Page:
How Long Does a Mesh Hernia Repair Last

Surgeon performing mesh hernia repair

Over the years, mesh hernia repairs have become the gold standard in repairing hernias simply because… mesh works! In the days when we used conventional suture repairs, back before we had the current crop of advanced meshes, the risk of a recurrent hernia (one that reopened) was significant. This recurrence was because of the significant pulling force or tension placed on the tissue to close the hernia defect. This is only exacerbated by intraabdominal pressure caused by excess abdominal fat or activities such as weightlifting, coughing, or even sneezing.

Today, hernia mesh is thinner and more advanced than ever. Along with these advances in technology has come longevity as well. The customized nature of today’s hernia meshes means we can accurately predict the body’s inflammatory response and choose a mesh that best suits the patient. As such, it is common to see the mesh last for the rest of the patient’s life, with less worry of migration or curling. We are closing hernia defects with far fewer complications than ever before.

What About Biologic and Absorbable Meshes?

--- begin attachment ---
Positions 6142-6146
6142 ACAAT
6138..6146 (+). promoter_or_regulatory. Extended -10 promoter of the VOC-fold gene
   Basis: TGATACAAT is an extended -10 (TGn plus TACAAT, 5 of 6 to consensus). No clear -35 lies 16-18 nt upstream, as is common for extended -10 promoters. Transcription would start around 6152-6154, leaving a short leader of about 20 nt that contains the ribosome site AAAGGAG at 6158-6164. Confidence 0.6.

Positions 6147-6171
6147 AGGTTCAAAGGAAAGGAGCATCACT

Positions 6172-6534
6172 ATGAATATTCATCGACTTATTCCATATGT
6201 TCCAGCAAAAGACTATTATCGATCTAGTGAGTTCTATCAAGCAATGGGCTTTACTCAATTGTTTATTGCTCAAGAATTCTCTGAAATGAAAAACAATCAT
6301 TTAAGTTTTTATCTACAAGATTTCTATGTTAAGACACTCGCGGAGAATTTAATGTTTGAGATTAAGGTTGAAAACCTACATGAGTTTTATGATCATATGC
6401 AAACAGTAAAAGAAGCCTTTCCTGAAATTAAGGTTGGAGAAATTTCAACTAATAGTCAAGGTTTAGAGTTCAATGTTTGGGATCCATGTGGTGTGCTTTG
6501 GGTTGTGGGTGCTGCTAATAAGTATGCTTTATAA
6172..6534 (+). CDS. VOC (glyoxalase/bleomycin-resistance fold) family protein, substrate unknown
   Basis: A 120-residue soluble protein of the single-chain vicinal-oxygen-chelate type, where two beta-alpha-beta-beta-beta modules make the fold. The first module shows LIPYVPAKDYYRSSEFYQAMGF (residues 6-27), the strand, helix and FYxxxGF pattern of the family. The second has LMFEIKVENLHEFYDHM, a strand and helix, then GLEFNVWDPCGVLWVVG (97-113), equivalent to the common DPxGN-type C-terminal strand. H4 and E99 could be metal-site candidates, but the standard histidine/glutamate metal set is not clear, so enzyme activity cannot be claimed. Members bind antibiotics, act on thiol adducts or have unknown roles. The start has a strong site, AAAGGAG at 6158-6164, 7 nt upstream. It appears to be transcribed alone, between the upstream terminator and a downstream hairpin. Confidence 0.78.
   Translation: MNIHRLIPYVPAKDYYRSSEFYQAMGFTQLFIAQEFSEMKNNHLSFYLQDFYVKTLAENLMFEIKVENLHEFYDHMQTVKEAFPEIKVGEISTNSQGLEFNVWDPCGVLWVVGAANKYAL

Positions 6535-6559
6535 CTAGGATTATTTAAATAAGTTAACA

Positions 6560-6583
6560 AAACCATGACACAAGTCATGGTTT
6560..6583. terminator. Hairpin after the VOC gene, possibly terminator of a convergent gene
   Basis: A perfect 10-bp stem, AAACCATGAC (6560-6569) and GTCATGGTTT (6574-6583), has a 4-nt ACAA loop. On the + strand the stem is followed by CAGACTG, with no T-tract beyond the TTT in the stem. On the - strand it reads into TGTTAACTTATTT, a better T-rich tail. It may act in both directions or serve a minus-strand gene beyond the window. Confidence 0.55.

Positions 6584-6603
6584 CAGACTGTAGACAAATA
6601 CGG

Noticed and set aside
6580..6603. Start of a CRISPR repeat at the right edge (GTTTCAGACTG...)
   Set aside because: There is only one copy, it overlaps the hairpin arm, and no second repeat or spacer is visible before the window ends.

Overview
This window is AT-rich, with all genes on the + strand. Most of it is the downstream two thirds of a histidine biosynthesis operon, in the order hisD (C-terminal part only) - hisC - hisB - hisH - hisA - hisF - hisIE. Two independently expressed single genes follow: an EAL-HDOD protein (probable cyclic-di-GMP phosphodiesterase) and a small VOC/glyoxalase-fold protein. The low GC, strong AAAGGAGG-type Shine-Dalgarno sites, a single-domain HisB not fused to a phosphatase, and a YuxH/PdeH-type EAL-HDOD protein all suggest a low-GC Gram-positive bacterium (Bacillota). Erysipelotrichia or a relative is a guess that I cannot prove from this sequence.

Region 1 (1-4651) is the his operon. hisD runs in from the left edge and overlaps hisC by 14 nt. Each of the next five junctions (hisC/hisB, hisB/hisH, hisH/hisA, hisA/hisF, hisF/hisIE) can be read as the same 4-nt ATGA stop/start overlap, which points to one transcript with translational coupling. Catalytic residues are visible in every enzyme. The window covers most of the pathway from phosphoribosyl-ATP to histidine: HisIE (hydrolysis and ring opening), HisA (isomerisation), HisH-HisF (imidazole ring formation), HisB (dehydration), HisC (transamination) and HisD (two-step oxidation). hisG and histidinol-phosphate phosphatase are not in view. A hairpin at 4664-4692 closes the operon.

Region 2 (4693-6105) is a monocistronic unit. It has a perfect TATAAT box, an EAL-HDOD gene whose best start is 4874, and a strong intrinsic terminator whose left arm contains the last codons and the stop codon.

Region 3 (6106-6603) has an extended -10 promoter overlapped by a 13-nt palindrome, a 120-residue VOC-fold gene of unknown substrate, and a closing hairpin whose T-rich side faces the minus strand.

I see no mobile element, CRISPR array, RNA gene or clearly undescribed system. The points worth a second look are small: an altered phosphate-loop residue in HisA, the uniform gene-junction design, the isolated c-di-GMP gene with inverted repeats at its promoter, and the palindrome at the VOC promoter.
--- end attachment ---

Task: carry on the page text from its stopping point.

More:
Of course, we can’t discuss the longevity of meshes without absorbable and biologic meshes. Absorbable meshes, as the name suggests, are absorbed into the surrounding tissue over time, leaving no synthetic mesh behind. While these can benefit someone who does not wish to have a foreign object implanted in their abdomen, they are also significantly more expensive. Further, they do not provide the extra layer of protection that a synthetic mesh does. However, assuming the inflammatory response is sufficient, and the patient takes good care of their surgery, we can expect this repair to last for a long time.

Biologic meshes are those derived from animal tissue instead of using synthetic mesh. These are typically used when the area is infected or the patient cannot tolerate a foreign object. Biologic meshes are also costly but eventually get absorbed into the surrounding tissue leaving just scar tissue to cover the hernia defect. Much like absorbable meshes, they leave a less resilient closure but, with reasonable care, can last.

Ultimately, any conventional, biologic, or absorbable mesh repair aims to create a permanent fix to reduce the risk of recurrence. These days, due to the progressive improvements in mesh technology and constantly improving technique, recurrence is very low, making the typical synthetic mesh hernia repair very successful and the preferred course of treatment.

So, there you have it! Hernia mesh can last for the rest of your life. Of course, your surgeon will explain any possible complications associated with hernia repair and specific considerations of the mesh used for your repair. However, it may be comforting to know that the meshes we have today are the most resilient, compatible, and long-lasting we’ve ever used.

For more information about hernia mesh and hernia surgery, we ask that you schedule a consultation with either Dr. Huguet or Dr. Peterson to understand your options and decide how to proceed.